Anyone fretting over the state of the global economy today surely must be a heavy coffee drinker. General Glut being an avid coffee hound, I take particular note of a special meeting of the International Coffee Organization today in London to address the farmgate price squeeze in the coffee market which has been unrelenting since 1997. World coffee markets are a good example of the plight of commodity producers world-wide, whether in Africa or Southeast Asia or North America. Terms of trade for commodity producers tanked around 1980 and have only grown worse since then. The answer for commodity producers in the face of falling prices is of course to become more efficient than the next guy and produce more in order to generate the same amount of profit in a deflationary situation. Throw in an oligopolistic market structure and a World Bank which assists countries like Vietnam in flooding the market with low-quality beans, and you get coffee farmers and their families "on the brink of starvation".
If you drink coffee, the first thing to do is declare a preventive strike on all forms of instant. *Never drink instant coffee!* Instant is made from the lowest quality beans which drive down prices worldwide. Second, give up Folger's (Proctor & Gamble), Maxwell House (Kraft) and Nestle and instead make an effort to buy fair trade coffee. Dean's Beans is a personal favorite of the General's. The fair trade price is US$1.26 per pound. This price gives producers a fair return on their investment and their labor as well as provides them with something extra for luxuries such as health care and education for their children, as well as, oh I don't know, a roof that doesn't leak. World composite coffee prices haven't seen that level since early 1998. That means five long years of suffering, five years of exploitation by the coyotes, five years of fat cats in the US and Switzerland getting rich off of the exploitation of some of the poorest of the poor.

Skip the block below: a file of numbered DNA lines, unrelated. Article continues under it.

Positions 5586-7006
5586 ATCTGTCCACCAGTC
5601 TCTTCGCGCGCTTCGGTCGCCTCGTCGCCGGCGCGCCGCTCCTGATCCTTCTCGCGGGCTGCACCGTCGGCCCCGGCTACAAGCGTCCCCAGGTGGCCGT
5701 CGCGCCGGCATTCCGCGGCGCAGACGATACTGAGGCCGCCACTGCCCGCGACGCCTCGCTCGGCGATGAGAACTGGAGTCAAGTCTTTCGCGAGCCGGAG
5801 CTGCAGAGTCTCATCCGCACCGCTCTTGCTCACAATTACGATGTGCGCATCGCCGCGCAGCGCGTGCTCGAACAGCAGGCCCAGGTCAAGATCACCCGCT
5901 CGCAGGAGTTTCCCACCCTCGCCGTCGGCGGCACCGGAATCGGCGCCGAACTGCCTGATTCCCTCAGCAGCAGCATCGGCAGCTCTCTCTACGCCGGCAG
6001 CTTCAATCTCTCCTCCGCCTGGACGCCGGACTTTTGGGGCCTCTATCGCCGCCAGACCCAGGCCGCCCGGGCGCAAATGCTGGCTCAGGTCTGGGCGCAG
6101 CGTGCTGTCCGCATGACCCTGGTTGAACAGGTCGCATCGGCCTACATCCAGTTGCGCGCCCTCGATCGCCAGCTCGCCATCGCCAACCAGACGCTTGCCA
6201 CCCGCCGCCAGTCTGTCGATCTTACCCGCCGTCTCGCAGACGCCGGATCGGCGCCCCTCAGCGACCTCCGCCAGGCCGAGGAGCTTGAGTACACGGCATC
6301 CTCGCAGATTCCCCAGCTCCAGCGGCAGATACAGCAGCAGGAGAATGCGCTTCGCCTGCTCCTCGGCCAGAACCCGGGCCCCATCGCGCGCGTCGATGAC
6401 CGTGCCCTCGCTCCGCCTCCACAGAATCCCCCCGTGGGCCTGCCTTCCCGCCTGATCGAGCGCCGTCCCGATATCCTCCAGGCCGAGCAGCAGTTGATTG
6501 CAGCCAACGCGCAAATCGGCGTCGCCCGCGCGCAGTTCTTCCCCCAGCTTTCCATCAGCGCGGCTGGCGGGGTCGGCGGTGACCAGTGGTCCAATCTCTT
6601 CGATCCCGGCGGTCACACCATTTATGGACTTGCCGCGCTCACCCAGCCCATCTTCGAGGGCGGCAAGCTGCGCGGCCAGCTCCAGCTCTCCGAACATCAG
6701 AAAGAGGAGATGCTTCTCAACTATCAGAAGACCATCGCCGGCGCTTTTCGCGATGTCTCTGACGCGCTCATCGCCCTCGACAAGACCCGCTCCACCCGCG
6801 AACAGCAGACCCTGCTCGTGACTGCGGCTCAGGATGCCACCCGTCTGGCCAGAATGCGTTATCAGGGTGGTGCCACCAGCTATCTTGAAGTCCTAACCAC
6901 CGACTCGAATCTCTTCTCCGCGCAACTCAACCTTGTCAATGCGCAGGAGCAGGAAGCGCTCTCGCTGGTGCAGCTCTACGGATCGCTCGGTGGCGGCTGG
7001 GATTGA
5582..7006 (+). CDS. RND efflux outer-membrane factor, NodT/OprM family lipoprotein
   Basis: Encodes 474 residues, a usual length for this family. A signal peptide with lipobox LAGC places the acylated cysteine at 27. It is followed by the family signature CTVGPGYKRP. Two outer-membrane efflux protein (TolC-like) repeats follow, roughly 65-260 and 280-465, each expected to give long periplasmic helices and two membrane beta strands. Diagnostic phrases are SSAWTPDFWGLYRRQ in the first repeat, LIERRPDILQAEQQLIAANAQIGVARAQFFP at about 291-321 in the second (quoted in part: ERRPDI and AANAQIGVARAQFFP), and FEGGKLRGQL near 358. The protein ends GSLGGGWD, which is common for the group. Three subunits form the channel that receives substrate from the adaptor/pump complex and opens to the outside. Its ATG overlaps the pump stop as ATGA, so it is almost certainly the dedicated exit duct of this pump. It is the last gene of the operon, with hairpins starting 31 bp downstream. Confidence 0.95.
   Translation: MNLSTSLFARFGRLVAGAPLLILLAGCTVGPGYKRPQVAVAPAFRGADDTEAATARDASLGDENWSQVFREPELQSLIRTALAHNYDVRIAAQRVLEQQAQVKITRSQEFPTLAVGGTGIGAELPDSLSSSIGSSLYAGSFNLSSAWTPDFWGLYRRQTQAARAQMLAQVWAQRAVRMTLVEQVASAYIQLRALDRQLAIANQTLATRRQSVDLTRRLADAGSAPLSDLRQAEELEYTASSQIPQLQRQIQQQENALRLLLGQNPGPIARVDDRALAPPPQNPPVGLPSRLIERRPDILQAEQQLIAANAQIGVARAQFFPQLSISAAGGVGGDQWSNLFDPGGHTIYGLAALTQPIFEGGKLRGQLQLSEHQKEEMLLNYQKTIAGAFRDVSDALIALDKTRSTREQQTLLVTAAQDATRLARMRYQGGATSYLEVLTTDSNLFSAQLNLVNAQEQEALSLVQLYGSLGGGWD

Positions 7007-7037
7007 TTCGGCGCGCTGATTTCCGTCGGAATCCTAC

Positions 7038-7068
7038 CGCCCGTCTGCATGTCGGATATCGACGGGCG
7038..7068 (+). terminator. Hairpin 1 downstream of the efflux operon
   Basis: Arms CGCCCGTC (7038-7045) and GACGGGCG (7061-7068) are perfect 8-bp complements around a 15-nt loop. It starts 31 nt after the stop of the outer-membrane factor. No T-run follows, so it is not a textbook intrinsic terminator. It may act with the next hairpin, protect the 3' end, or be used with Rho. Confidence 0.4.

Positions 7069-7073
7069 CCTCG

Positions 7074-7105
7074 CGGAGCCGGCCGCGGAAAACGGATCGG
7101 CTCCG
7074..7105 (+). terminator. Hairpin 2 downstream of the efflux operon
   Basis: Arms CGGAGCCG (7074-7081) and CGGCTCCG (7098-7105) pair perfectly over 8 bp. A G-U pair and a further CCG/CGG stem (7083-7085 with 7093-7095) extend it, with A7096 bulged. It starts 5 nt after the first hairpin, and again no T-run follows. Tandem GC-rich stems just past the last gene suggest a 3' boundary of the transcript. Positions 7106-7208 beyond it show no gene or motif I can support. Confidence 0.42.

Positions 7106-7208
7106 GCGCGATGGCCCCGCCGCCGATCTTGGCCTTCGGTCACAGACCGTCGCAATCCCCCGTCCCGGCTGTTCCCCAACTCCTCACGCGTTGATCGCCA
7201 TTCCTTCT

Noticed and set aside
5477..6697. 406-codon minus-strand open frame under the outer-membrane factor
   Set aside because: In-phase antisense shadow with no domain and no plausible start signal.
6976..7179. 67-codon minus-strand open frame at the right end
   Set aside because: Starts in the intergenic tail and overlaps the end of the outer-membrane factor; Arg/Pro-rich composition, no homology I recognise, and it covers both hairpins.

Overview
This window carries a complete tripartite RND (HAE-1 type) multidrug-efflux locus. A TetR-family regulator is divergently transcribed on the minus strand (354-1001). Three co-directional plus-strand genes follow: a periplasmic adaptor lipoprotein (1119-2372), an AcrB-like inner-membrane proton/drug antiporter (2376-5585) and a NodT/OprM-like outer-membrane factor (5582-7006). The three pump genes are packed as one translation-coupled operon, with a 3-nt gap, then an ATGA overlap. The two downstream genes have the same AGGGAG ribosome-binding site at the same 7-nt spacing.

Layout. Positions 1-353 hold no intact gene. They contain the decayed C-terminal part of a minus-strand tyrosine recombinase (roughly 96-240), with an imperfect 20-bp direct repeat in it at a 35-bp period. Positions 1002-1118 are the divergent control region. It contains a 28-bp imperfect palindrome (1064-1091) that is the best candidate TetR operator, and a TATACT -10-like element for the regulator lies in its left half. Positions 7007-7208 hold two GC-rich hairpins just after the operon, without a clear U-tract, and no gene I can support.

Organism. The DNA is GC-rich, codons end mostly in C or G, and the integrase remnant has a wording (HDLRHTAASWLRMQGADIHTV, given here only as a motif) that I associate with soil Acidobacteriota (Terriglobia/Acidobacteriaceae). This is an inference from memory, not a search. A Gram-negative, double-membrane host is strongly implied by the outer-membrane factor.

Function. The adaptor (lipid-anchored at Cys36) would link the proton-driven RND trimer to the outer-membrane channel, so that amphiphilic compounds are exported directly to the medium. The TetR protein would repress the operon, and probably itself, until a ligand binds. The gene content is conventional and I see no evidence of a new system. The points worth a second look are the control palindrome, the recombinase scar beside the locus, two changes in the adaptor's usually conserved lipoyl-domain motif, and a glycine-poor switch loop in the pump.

In March 2003 world market prices stood at just under US$0.50 per pound. Dean pays US$1.41 per pound (for organic coffee). Go Dean!